Llanacord seeking ultimate Oaks tribute

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Llanacord

Stephen Nickalls hopes to get exciting three-year-old filly Llanacord to the Group 1 Al Basti Equiworld Dubai New Zealand Oaks (2400m) next month as a tribute to her former trainer Glynn Brick.

The daughter of Contributer broke her maiden in style in a 2000m contest at Whanganui last week, clearing out by eight lengths and highlighting her stamina.

The filly is owned by Nickalls, who trains at Rangiotu, near Foxton, along with his mother and stepfather, Dianne and Kevin Hopson. The latter bought him for $15,000 at Book 2 of the New Zealand Bloodstock National Yearling Sale in 2019 and sent her to be prepared by Brick in Cambridge.

However, all that came to a shocking end when Brick died in a car crash near Cambridge in March last year.

“Glynn had trained Kevin’s horses for 10 years, and the intention was always that he would train this filly,” Nickalls said.

“When that happened my stepfather called and asked if I could take her and we were only too happy to.

“They were very tragic circumstances. To be able to do something with her is something, and if she can even run in the Oaks it will have great sentimental value for all of us.”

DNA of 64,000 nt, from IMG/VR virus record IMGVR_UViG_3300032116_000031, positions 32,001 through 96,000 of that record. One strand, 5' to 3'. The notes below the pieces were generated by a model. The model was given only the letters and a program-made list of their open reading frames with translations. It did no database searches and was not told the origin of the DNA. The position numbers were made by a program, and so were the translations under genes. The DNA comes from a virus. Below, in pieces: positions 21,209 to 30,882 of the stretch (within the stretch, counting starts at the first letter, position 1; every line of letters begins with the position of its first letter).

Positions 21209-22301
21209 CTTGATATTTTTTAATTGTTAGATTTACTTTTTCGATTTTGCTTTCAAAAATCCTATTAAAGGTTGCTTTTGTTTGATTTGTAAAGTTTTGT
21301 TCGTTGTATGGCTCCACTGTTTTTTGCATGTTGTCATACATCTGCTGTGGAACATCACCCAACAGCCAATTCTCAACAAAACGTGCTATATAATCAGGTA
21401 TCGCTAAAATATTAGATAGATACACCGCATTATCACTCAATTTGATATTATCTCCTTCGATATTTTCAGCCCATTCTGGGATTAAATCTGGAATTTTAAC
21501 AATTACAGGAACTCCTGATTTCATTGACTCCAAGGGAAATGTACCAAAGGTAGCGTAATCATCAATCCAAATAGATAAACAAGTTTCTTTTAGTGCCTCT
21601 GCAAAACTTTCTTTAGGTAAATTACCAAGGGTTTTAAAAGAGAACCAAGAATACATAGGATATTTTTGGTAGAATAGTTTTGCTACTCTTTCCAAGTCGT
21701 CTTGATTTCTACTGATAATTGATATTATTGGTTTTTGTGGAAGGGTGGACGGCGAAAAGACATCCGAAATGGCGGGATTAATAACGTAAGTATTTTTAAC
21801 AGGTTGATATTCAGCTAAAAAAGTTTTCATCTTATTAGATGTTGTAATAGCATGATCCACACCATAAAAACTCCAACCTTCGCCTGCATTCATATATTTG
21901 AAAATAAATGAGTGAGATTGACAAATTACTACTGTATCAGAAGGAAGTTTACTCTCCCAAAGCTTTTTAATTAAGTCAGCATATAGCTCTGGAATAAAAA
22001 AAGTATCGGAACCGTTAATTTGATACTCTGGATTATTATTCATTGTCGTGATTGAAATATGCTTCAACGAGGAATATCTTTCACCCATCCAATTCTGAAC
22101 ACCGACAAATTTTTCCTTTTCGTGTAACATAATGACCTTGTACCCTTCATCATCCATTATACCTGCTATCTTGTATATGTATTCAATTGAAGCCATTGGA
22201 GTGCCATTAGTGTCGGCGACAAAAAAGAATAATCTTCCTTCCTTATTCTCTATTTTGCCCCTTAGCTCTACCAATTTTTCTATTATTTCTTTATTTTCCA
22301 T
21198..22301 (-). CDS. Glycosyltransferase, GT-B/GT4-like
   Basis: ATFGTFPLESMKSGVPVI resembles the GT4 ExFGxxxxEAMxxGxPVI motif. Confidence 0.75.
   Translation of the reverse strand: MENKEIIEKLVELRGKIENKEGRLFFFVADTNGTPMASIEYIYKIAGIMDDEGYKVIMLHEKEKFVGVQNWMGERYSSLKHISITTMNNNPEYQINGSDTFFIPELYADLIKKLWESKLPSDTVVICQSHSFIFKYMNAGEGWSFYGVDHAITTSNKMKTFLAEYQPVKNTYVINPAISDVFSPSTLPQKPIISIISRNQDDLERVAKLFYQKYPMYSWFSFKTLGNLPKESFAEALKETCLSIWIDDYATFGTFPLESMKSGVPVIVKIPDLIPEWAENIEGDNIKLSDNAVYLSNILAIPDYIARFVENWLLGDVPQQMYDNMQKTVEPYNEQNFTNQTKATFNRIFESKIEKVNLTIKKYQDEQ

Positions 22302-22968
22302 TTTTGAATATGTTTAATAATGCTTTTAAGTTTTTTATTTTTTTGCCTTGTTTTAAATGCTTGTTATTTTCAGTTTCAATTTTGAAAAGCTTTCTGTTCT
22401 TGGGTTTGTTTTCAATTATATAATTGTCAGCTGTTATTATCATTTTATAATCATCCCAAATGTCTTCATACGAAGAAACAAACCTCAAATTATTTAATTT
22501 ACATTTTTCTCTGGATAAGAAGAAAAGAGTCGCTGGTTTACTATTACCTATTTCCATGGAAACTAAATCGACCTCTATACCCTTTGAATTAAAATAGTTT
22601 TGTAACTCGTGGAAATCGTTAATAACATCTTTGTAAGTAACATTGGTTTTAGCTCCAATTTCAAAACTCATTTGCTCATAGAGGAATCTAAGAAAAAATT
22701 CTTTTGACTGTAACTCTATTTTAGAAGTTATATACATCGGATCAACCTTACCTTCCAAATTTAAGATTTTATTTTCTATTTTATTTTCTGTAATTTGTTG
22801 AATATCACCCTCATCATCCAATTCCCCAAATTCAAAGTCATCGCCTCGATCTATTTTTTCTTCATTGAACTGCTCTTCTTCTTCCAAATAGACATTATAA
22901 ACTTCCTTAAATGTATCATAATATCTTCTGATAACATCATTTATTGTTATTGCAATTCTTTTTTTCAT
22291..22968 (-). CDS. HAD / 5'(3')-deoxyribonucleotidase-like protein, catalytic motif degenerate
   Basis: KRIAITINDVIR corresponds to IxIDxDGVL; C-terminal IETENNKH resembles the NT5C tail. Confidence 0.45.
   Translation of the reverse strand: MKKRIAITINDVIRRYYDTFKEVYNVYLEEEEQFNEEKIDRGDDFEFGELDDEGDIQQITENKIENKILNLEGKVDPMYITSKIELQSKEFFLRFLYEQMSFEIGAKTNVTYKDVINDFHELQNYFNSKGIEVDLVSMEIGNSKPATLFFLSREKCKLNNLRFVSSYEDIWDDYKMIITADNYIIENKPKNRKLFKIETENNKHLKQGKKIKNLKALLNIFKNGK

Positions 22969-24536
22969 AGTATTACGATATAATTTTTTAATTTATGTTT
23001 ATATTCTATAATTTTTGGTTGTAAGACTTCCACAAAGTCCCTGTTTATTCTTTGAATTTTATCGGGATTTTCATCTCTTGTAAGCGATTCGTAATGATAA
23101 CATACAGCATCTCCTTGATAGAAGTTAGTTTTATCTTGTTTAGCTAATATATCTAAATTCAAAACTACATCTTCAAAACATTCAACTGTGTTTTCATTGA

Llanacord hadn’t won in six starts prior to her maiden success but Nickalls always had an opinion of the filly and she was nominated for the Oaks very early on.

“We’ve always had a high opinion of the filly, but we weren’t expecting her to win by eight lengths,” Nickalls said.

“She’s always looked like she’s going to be a staying filly, and up to 2000m with the blinkers really helped her.

“She’d always had a bit of a flat spot and not quite travelled through the last bend, and I think the blinkers allowed her to stay there handy without being asked to.”

Nickalls said Llanacord was likely to head to the Group 3 Little Avondale Stud Lowland Stakes (2100m) at Hastings on March 3 to test whether she was worth taking to the Oaks.

“It’s hard to know if a maiden 2000m winner at Whanganui is a genuine contender, but the way she put them away suggests she’ll get the mile and a half no problem,” Nickalls said.

“She ran in the Oaks Prelude at New Plymouth and finished seventh but she got too far back and that prompted us to put the blinkers on. Hopefully she’ll be better again in the Lowland.”

A popular member of the racing fraternity, Nickalls, who prepared The Oysterman to win the 2017 Awapuni Steeplechase, is known for his exuberant post-race celebrations and is an avid jumping fan.

He lives with his partner Laura Knight, who also trains and prepared Ready Eddie to win the Grand National Hurdle in 2017.

The pair train about 10 horses between them, while Knight, daughter of former All Black Gary Knight, also has showjumpers.

“We both like the jumpers. We tend to look for horses that will either be stayers on the flat, or if they’re too slow for that, become jumpers.”

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